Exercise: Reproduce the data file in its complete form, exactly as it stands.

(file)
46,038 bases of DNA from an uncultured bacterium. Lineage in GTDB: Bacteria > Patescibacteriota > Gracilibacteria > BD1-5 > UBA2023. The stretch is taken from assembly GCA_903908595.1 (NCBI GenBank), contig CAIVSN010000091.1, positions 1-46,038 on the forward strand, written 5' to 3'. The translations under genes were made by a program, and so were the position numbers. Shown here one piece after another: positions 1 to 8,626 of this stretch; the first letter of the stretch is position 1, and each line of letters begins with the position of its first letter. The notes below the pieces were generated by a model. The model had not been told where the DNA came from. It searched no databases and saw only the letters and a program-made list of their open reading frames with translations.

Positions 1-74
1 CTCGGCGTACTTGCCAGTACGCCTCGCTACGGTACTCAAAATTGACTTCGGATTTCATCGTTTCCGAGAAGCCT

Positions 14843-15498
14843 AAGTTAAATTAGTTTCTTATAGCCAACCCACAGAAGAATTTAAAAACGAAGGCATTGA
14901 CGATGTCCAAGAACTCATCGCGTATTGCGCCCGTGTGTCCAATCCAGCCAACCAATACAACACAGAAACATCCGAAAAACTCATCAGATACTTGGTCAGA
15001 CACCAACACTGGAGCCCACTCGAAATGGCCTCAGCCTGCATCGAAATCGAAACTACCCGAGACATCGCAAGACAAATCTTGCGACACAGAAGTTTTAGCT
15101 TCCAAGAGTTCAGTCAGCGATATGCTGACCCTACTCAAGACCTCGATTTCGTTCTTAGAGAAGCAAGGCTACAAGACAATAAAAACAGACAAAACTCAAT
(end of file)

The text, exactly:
46,038 bases of DNA from an uncultured bacterium. Lineage in GTDB: Bacteria > Patescibacteriota > Gracilibacteria > BD1-5 > UBA2023. The stretch is taken from assembly GCA_903908595.1 (NCBI GenBank), contig CAIVSN010000091.1, positions 1-46,038 on the forward strand, written 5' to 3'. The translations under genes were made by a program, and so were the position numbers. Shown here one piece after another: positions 1 to 8,626 of this stretch; the first letter of the stretch is position 1, and each line of letters begins with the position of its first letter. The notes below the pieces were generated by a model. The model had not been told where the DNA came from. It searched no databases and saw only the letters and a program-made list of their open reading frames with translations.

Positions 1-74
1 CTCGGCGTACTTGCCAGTACGCCTCGCTACGGTACTCAAAATTGACTTCGGATTTCATCGTTTCCGAGAAGCCT

Positions 14843-15498
14843 AAGTTAAATTAGTTTCTTATAGCCAACCCACAGAAGAATTTAAAAACGAAGGCATTGA
14901 CGATGTCCAAGAACTCATCGCGTATTGCGCCCGTGTGTCCAATCCAGCCAACCAATACAACACAGAAACATCCGAAAAACTCATCAGATACTTGGTCAGA
15001 CACCAACACTGGAGCCCACTCGAAATGGCCTCAGCCTGCATCGAAATCGAAACTACCCGAGACATCGCAAGACAAATCTTGCGACACAGAAGTTTTAGCT
15101 TCCAAGAGTTCAGTCAGCGATATGCTGACCCTACTCAAGACCTCGATTTCGTTCTTAGAGAAGCAAGGCTACAAGACAATAAAAACAGACAAAACTCAAT